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University of Florida School of Law
Dawson, George L.

Contracts Outline
Dawson-Spring 2011
Statute of Frauds & Parol Evidence Rule
            Statute of Frauds
                        The following contracts must be in writing: land, sureties, big money,
outside of a year’s time.  Contract to do a big project that might take more than a year needn’t be written.
            Parol Evidence Rule
                        Once you put a contract in writing, you can’t contradict it. Once it’s
complete enough, you can’t change it.
Def = Bargain: each party gives up a legal right in order to obtain the one which
the other party gave up; contract must have consideration to be enforceable (only requirement, according to classical theory, else the “contract” is mere gratuity, donation – new rule requires more).  But if there is no consideration and the contract is completed, then it is enforceable (e.g. aunt in Dougherty gives nephew the money).
Dougherty v. Salt (aunt promises nephew $ though he didn’t promise
anything in return: court says not enforceable – 6)
Hamer v. Sidway (nephew gives up drinking, swearing: court says
he gave up a legal right –  enforceable – 46)
Completed contract is completed, whether the parties like it or not.
            Phillips v. Moor (parties contract to sell hay, hay burns down, buyer
repudiates contract: court says too bad, enforceable – 486)
Philosophy of classical contract theory (consideration is all you need), accepted
by First Restatement, rejected by Second:
                        Positivism – logic to law; there are natural axioms from which all legal
rules can be derived (future results can be obtained by looking at past decisions).  Opposite, modern view: law is organic, stemming from a sense of justice
                        Conceptualism – legal rules are basic concepts, abstract and mechanical. 
Opposite, modern view: rules should forward the cause of justice even if they are more complicated or mushy.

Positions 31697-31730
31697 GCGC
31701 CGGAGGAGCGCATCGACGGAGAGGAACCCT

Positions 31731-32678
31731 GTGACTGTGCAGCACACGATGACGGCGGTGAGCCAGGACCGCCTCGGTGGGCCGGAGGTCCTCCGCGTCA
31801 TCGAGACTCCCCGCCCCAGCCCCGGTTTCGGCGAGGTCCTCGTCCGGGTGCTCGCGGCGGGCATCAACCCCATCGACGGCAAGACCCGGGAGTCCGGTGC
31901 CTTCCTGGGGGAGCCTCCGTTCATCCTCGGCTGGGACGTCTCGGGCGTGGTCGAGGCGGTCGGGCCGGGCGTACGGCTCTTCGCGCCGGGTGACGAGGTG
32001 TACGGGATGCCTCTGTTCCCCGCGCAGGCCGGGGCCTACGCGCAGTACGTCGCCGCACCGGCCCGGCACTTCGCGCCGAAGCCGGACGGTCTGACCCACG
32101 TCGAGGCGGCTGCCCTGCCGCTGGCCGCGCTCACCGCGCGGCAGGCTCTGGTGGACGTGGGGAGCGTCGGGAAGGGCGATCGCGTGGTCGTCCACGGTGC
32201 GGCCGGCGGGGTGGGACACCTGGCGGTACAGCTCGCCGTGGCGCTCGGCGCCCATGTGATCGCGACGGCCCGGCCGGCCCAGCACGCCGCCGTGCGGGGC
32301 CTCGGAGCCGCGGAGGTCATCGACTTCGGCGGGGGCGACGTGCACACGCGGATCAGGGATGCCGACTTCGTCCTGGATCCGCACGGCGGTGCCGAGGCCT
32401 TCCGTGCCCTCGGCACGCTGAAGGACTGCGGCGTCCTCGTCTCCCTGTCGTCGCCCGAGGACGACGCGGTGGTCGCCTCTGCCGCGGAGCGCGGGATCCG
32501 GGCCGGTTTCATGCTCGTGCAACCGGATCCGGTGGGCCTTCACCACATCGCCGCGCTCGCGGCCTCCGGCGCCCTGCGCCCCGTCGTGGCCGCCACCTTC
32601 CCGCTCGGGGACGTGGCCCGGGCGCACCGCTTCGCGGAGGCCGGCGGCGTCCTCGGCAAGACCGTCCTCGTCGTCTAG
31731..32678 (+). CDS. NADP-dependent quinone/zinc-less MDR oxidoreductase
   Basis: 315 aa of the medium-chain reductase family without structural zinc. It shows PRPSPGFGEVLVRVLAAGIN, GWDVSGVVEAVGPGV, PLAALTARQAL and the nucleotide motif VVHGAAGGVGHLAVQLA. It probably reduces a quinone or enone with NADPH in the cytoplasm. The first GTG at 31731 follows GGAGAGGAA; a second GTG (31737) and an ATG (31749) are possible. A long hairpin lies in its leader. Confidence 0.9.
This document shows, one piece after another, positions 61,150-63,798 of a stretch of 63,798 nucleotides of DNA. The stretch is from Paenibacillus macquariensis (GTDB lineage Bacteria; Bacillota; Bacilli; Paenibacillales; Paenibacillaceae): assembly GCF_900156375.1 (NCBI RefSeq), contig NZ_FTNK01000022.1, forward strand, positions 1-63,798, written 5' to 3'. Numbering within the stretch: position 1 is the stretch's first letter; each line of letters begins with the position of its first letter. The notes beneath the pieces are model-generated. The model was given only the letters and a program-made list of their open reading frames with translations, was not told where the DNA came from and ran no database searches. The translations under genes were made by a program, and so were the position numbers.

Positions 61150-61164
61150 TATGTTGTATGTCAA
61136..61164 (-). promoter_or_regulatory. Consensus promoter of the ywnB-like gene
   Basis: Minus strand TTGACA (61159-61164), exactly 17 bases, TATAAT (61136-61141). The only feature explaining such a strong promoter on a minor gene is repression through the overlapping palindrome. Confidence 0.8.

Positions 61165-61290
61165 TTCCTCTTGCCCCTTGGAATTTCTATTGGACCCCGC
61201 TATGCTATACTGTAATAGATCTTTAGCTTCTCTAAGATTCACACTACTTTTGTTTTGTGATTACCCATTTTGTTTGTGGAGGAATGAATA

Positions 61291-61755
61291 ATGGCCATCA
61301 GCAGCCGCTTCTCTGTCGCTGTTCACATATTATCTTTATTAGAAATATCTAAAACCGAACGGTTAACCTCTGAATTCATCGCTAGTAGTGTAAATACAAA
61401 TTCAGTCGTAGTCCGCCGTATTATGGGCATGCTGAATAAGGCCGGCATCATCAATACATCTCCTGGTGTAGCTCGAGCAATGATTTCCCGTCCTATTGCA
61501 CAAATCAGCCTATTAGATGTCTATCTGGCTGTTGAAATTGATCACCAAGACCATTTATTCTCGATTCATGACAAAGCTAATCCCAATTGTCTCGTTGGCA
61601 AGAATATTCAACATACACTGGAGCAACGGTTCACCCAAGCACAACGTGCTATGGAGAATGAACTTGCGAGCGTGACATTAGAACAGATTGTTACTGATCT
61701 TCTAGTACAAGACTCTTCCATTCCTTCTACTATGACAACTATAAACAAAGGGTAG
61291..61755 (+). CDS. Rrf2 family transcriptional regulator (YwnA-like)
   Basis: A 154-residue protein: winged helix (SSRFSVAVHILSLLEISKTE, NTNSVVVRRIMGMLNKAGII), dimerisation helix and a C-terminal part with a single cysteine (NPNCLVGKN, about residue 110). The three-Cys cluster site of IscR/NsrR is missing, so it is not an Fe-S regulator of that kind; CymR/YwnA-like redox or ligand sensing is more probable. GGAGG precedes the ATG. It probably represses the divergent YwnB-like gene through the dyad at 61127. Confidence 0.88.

Mutuality       same as consideration
Conditions placed upon the acquisition of a good are only consideration if they
are the price of the good (put hand out for money ≠ contract)
Contract may be conditioned upon an event, but it is still a contract to perform
something if that event should occur.  Contract from date of pact.
Scott v. Moragues (deal to ship goods is on if the one party buys boat:
legal right give up = right to buy boat and not ship goods – 87)
Right to sue: giving it up is not consideration if one had no good case anyway
Illusory promises are unenforceable and occur when one party does not
actually promise to give up a legal right (e.g. one party can cancel anytime or will buy as much as it “wants”).  The latter are unenforceable because “as much as the party wants” may be zero (no consideration), or infinite (unconscionable).  This encourages speculation and is no good. But, such contracts can be made enforceable if buyer agrees to buy all it needs (can reasonably be measured from experience), or all it can sell (similar to “needs”), or only from seller (can’t buy from others when price lowers), or can only cancel by giving set number of days’ notice.
Wickham & Burton Coal Co. v. Farmers’ Lumber Co. (seller promised
to sell buyer all the coal it “would want to purchase” at a set price: not enforceable – 90)
Miami Coca-Cola Bottling Co. v. Orange Crush Co. (Miami was able
to terminate contract at any time: not enforceable – 93)
Hancock Bank & Trust Co. v. Shell Oil Co. (Shell could terminate on 90
days’ notice and had option to renew lease for 15 years: okay – 49)
Lindner v. Mid-Continent Petroleum Corp. (Petroleum could terminate on
10 days’ notice and had option to renew for 2 years: okay – 97)
Gurfein v. Werbelovsky (contract to ship plate-glass within 3 months &
buyer had option to cancel before shipment: shipper had
opportunity to bind buyer by shipping immediately, thus there was consideration, even though little – enforceable – 97)
Laclede Gas Co. v. Amoco Oil Co. (Laclede could only terminate 30 days
prior to an anniversary of contract signing and Laclede could physically only get oil from Amoco: locked in – okay – 102)
            At-will jobs: contested point whether promise to hire someone at a terminable-at-
will job has consideration (worker could be fired at any time).
Grouse v. Group Health Plan, Inc. (enforceable: promise of an at-will job
entails promise of opportunity to prove oneself, thus consideration:
also, estoppel trumps at-will nature of job: guy was hired, quit his other job, was fired at new job before he started work – 106)
                        White v. Roche Biomedical Laboratories, Inc. (unenforceable: at-will
nature of job trumps estoppel claim – 109)
Nominal consideration is not okay, under new rule as stated in Second
Restatement, except for options and loan guarantees (courts